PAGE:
The internet has become a much-vaunted battleground in the modern “mommy wars” — blogs, news sites, and the comments on both are oft-cited as hotbeds of mommy-blaming. Feminist author Jessica Valenti quotes on commenter in her new book, Why Have Kids: “I get so annoyed with people who choose to plop their kids with someone else […]. Do your time, ladies!” And headlines like AOL’s “Bad News for Working Moms: Your Kids Are More Likely to Be Large” are still pretty much par for the course. The internet can feel like a harsh place for moms — and a systematic look at the words sites use can give us a clearer picture of what messages moms are getting online.
BuzzFeed’s data team looked at headlines from over 200 BuzzFeed partner sites — a pretty wide swath including major news, sports, gossip, politics, and fashion sites — from 2012 so far. First, they looked at which adjectives were most likely to be paired with “mom” or “mother.” The top 10: new, old, free, bad, best, full, happy, naked, good, and real. Below, the number of times each adjective appeared in connection with “mom” or “mother” so far in 2012.
The top 10 adjectives paired with “dad” or “father” during the same period: American, free, old, new, full, big, best, happy, greatest, and real.
Some of these terms are more revealing than others — the popularity of “American,” for instance, is probably a result of the show American Dad. But note that “bad” was the fourth most-common adjective for moms, while it didn’t even make the top 10 for dads. Also noteworthy is the popularity of “naked” for moms — none of the sites indexed were porn sites, but tips for looking good naked may be more common for moms than dads.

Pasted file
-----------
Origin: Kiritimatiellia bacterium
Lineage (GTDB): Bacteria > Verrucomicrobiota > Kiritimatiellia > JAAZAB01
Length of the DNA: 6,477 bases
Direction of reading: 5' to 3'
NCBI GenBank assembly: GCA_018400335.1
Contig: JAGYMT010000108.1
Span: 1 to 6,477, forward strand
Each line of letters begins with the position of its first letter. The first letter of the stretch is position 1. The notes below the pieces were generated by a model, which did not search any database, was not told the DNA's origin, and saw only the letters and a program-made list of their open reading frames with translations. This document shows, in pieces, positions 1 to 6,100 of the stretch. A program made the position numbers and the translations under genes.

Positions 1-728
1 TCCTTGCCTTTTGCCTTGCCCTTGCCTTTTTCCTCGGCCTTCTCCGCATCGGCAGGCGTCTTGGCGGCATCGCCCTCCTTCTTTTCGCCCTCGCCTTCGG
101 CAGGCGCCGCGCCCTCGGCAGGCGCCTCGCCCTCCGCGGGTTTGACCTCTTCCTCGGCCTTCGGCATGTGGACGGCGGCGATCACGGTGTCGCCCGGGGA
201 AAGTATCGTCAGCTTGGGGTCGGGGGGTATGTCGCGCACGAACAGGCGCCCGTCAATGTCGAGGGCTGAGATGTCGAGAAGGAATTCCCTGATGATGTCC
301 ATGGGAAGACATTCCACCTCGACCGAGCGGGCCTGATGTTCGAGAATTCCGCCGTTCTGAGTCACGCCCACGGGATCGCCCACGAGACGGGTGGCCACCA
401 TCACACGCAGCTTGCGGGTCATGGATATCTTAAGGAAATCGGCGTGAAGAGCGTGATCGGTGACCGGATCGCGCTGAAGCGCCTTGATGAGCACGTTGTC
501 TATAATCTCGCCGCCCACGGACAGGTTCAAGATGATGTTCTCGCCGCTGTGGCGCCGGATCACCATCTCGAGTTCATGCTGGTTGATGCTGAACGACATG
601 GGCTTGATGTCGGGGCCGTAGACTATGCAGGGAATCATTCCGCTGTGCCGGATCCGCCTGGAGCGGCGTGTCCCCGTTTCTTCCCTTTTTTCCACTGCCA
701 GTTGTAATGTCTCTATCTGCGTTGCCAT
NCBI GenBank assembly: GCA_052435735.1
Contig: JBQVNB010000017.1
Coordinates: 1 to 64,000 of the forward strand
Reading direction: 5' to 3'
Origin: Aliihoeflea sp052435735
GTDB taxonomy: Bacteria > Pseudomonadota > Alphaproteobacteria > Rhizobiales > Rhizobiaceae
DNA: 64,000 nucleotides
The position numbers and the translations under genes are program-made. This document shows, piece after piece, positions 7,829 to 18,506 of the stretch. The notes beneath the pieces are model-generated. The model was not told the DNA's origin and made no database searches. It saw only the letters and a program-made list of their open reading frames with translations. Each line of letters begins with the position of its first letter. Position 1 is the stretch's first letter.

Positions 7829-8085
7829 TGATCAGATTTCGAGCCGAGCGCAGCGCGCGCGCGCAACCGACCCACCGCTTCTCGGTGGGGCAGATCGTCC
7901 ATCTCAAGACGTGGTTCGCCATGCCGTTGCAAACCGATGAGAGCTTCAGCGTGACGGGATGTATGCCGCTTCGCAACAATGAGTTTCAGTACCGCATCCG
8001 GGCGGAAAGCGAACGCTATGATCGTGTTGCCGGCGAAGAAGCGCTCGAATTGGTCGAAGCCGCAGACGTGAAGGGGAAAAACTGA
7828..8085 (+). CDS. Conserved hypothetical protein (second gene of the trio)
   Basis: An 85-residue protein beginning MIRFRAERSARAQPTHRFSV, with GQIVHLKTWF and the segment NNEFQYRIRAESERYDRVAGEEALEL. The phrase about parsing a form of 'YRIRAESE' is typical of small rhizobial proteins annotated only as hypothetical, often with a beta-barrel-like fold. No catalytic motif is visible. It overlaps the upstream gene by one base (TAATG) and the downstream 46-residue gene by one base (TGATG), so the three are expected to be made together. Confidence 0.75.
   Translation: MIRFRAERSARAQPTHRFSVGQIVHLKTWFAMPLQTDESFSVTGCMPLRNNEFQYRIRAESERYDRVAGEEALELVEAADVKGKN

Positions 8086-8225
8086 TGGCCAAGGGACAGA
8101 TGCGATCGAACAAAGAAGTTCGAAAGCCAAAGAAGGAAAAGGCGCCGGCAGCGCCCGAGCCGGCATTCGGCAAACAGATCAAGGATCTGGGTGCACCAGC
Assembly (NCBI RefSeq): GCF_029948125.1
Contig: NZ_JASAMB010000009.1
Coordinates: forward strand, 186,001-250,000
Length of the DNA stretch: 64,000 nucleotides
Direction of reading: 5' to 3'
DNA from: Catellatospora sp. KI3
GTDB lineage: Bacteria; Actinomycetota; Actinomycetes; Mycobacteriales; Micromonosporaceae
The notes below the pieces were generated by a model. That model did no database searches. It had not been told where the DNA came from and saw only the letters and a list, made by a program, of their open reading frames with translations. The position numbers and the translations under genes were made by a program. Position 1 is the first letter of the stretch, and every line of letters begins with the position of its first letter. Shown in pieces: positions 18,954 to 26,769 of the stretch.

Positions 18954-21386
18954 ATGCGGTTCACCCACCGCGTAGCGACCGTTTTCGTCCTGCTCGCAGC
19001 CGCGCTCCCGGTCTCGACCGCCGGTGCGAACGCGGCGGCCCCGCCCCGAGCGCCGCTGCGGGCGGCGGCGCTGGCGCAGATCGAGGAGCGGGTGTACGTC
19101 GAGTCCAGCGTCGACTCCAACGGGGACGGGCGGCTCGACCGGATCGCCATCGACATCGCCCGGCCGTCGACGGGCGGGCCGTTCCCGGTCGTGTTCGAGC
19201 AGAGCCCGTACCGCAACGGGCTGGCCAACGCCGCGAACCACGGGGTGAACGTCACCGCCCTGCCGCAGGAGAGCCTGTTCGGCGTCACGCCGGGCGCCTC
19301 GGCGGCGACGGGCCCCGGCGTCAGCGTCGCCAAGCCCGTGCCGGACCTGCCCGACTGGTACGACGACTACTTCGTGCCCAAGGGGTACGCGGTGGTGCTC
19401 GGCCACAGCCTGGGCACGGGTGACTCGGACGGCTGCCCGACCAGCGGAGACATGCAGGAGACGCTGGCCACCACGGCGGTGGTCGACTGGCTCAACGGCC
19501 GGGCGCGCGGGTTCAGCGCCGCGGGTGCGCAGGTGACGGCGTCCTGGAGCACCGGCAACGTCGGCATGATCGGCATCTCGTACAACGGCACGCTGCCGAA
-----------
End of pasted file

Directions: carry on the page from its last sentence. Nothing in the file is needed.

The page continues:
Next the data team compared the incidence of a few key adjectives: bad, good, lazy, and absent.
Moms were way more likely to be described as “bad” than dads were — just under 6 times more likely. Interestingly, they were also more likely to be described as “good,” though the difference was less stark (about a factor of 2). It appears that at least as far as headlines go, moms were more likely be evaluated, whether those evaluations were positive and negative. In fact, moms just got more mentions, period: 11,173 to dads’ 7,506, or about twice as many. What this suggests is that, at least on the sites we looked at, people are just talking about moms a lot more than they’re talking about dads.
This shouldn’t come as much of a surprise. While stay-at-home dads are getting more coverage lately, the phrase “daddy wars” has yet to enter the mainstream. And though the finding that older dads could increase their kids’ risk of autism recently caused a stir, it’s still moms (or women who hope to be moms) who find themselves at the center of debates on fertility, work-life balance, and childcare. Despite some changes, our analysis bears out what recent magazine covers have suggested: in our culture, motherhood is far more examined — and judged — than fatherhood.
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